Track running can be a great way for road runners to train, there’s no denying that, but what about the downsides? Let’s explore the pros and cons of track running, and how you can make it work within training for a marathon.


The benefits of track running

If you’re running on a track with friends or your club, it allows a competitive side to come out for everyone involved, even if you’re not at the same speed. Catching those ahead or running fast so you stay within 200m of a particular person by the end of the session can be excellent motivators for hard sessions that would be laborious or reduced if you were to run on your own.

Many clubs use grass or cinder tracks as well which are harder to run on from a strength perspective, meaning your foot and ankle muscles gain more from this than they would on a traditional track. More professional indoor or outdoor track facilities are much easier to run on, and can be ideal for faster sessions if working on 5k speed or any interval session if you live in built up areas that otherwise wouldn’t allow for longer durations of uninterrupted running.

It’s not all positive however.


Track downsides

Tracks have no elevation change, and although shorter road races and marathons alike are seemingly leaning to lower elevations overall, track running doesn’t allow you to work at pace with the types of inclines you’ll have to tackle in a race.

The uneven and shifting surface of cinder and grass tracks can pose a greater risk of injury from slips or trips and overuse of the foot and lower leg muscles. Add to this the repetitive anti-clockwise running on tracks in formal settings such as fitness centres, and you’re also at increased risk of injury due to the continual uneven loading of body on the track bends.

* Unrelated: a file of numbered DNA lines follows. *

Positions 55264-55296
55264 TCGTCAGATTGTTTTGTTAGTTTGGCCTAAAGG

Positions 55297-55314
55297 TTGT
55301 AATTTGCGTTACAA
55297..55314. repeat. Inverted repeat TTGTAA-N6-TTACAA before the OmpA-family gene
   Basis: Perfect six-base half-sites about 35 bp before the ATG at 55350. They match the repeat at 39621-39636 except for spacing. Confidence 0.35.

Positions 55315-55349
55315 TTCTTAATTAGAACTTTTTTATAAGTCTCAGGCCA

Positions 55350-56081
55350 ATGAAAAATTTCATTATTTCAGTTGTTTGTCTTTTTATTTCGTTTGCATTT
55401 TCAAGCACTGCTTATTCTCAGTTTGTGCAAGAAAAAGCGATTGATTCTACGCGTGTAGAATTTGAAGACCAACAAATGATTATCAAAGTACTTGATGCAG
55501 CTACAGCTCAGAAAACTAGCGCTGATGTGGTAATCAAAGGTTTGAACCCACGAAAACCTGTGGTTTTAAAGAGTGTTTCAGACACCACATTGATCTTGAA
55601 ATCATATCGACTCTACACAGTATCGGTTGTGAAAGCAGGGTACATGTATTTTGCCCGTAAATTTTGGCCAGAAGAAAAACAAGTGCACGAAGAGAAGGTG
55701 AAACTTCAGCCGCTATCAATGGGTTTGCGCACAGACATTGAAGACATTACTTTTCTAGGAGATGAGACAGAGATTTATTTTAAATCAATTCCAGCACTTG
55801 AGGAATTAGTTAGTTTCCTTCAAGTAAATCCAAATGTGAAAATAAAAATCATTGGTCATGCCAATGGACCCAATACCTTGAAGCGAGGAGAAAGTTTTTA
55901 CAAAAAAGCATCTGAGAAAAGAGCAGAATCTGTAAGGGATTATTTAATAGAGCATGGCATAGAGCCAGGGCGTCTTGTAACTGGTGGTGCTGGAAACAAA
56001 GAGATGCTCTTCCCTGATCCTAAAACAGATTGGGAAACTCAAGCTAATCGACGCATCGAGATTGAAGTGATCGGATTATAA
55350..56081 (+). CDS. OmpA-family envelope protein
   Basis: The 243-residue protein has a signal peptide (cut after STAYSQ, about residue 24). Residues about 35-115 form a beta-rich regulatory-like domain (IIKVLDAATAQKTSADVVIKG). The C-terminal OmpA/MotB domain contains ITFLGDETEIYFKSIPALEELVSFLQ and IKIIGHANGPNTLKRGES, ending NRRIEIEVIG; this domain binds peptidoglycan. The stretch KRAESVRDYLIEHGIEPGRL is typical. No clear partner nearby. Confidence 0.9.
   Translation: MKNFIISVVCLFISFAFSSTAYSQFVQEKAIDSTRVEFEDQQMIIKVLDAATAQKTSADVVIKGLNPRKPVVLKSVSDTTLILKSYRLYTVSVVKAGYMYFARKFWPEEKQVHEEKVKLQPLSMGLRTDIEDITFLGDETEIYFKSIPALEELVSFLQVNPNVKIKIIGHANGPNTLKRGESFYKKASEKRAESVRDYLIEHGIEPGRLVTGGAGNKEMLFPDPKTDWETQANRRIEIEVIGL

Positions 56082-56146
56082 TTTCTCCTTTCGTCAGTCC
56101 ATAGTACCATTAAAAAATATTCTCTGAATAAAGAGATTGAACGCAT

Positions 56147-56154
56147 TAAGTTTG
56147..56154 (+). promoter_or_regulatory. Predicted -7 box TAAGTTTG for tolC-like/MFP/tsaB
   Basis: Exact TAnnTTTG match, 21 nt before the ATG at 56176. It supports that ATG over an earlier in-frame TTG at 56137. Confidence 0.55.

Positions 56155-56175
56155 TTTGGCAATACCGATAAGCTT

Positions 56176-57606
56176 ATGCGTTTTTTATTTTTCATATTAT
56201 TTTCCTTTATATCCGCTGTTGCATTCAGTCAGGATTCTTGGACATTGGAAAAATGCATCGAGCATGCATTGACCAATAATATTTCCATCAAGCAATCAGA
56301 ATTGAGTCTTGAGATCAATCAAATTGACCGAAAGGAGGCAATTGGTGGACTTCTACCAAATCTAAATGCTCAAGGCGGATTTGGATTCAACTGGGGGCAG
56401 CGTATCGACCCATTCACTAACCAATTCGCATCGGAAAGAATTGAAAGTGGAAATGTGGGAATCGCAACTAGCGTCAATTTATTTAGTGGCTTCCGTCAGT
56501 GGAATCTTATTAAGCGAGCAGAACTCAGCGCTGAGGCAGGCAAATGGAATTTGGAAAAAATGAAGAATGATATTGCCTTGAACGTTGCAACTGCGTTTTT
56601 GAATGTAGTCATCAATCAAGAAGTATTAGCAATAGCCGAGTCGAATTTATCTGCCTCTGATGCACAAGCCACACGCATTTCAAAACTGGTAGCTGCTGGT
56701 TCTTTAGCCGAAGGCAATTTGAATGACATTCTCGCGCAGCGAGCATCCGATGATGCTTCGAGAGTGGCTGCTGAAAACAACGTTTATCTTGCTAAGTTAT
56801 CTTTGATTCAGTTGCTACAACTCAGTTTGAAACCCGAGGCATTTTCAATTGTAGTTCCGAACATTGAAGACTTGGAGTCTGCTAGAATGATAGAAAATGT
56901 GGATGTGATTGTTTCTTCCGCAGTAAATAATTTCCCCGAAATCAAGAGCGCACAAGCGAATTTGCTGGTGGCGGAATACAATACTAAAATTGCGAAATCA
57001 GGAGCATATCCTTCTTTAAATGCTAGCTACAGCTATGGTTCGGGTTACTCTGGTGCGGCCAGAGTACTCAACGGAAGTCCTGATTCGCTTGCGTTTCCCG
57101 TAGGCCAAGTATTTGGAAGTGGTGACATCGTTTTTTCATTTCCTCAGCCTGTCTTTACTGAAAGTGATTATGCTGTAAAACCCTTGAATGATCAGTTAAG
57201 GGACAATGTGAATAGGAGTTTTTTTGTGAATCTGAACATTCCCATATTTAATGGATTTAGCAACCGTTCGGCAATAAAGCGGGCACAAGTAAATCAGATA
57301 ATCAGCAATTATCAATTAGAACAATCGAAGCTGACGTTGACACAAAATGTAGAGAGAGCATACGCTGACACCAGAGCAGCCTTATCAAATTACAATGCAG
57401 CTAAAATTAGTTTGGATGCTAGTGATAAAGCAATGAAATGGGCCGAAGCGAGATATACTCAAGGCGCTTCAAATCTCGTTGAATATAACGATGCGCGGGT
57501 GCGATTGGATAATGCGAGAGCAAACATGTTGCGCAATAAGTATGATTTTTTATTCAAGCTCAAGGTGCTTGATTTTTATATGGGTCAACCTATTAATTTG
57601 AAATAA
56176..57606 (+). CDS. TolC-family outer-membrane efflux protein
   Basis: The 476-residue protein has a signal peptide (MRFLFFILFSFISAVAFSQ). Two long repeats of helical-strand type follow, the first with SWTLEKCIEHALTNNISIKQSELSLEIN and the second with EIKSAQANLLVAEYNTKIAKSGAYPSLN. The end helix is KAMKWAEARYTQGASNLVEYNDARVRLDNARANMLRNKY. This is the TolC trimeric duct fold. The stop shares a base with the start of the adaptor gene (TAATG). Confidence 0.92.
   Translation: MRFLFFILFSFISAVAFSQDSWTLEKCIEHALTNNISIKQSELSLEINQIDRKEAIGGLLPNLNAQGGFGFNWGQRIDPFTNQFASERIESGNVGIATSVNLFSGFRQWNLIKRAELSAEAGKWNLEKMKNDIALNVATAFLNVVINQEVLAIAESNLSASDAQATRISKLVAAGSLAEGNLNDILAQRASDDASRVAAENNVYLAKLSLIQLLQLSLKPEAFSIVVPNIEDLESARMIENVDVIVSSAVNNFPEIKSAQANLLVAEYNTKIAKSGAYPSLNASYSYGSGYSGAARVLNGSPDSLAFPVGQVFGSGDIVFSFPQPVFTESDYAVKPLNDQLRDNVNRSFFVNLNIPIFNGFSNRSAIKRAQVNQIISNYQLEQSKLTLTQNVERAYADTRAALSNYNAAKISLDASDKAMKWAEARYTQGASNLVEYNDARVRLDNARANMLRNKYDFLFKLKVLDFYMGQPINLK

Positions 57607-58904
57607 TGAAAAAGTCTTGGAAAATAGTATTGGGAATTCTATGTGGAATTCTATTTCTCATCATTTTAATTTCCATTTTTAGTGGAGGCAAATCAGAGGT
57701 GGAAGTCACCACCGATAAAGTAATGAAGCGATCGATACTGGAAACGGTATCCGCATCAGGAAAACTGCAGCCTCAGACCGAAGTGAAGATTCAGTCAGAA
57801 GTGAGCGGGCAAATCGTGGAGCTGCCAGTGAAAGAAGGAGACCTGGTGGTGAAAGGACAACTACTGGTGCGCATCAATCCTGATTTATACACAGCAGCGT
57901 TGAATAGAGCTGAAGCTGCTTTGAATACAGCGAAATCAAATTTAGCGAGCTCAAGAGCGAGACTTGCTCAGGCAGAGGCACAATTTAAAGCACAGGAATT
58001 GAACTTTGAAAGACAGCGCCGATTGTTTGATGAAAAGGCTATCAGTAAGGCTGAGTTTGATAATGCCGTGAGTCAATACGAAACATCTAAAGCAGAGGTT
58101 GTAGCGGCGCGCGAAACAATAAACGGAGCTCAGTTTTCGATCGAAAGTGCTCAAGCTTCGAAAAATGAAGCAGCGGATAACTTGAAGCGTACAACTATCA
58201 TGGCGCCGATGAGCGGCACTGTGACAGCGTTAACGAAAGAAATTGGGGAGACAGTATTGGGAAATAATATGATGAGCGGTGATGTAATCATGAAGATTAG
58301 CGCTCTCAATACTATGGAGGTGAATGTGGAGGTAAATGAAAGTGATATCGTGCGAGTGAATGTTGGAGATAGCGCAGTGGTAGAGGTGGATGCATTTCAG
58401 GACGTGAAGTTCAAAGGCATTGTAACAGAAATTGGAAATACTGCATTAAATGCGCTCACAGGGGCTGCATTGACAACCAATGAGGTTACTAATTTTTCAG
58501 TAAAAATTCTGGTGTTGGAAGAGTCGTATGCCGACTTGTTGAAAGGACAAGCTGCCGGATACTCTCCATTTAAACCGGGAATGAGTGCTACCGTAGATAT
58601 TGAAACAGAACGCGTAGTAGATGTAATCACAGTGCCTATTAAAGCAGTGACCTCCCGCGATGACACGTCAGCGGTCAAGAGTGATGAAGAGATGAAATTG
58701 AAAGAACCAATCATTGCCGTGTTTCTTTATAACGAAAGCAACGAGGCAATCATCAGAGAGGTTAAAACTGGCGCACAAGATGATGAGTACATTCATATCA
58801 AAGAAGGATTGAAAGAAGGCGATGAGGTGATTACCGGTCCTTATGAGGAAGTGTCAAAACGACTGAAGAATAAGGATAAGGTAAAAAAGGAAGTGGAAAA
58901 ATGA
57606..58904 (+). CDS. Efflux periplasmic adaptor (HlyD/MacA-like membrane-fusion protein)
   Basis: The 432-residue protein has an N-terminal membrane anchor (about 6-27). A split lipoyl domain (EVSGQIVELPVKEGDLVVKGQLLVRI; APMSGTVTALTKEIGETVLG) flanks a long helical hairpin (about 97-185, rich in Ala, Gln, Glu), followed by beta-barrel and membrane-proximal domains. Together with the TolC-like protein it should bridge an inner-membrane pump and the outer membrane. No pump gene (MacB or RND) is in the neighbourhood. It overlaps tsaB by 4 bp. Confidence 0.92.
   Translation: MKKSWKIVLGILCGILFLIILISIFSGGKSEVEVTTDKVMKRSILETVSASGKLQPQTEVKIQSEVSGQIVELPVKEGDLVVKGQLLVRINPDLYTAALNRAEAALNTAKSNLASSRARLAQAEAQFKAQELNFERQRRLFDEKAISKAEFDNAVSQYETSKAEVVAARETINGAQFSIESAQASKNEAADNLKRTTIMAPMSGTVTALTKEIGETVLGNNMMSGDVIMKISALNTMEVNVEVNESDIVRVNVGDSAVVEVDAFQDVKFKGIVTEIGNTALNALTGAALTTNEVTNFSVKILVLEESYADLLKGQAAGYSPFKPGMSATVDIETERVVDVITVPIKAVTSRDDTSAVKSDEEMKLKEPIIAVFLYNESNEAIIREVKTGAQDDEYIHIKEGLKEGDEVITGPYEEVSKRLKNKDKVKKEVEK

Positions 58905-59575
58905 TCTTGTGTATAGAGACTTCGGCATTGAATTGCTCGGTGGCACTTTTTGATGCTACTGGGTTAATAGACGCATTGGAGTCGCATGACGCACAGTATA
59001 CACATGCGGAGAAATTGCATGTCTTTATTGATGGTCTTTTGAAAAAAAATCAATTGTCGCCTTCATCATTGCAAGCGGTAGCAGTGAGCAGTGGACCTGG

How to overcome the downsides

The uneven loading on the bends can be mitigated on non-formal tracks by alternating the direction of each repetition or switching half way through the session, although in a formal setting you’d likely not be allowed to do this for the safety of other users.

The extra work of the foot and lower leg can be trained gradually. All you need to do is spend a few minutes each day with a small resistance band to build some additional strength and movement in the ankle to significantly reduce your chances of injury from the track.

Whilst there’s no elevation change, if you’re willing to deliberately add hilly routes and hill sessions to the rest of your training, you can get the best of both worlds.


Track use for marathon training

When it comes to marathon training, you can use a track whether you’re in your speedwork block or marathon specific block. The only difference being that you’d want to use track running less as you get closer to the marathon, and the types of sessions you use would obviously shift from 5k based work to more miles at half marathon pace and marathon pace. 

Running on a track can potentially help with pacing since you won’t need to look at your watch for distance or stop and start for traffic, meaning you can practice internalising the feel of marathon pace. This can prove especially handy if you’re going to run a marathon in the countryside where there may be patchy GPS signal at times, or a big city marathon with tall buildings creating GPS dead zones.


Whilst track running isn’t completely without problems, they’re generally fairly easily overcome and it can add a different dimension to your training, particularly if you’re running 4-6 days per week in marathon training.

Written by Kyle Brooks, Running Coach based in Norwich, Norfolk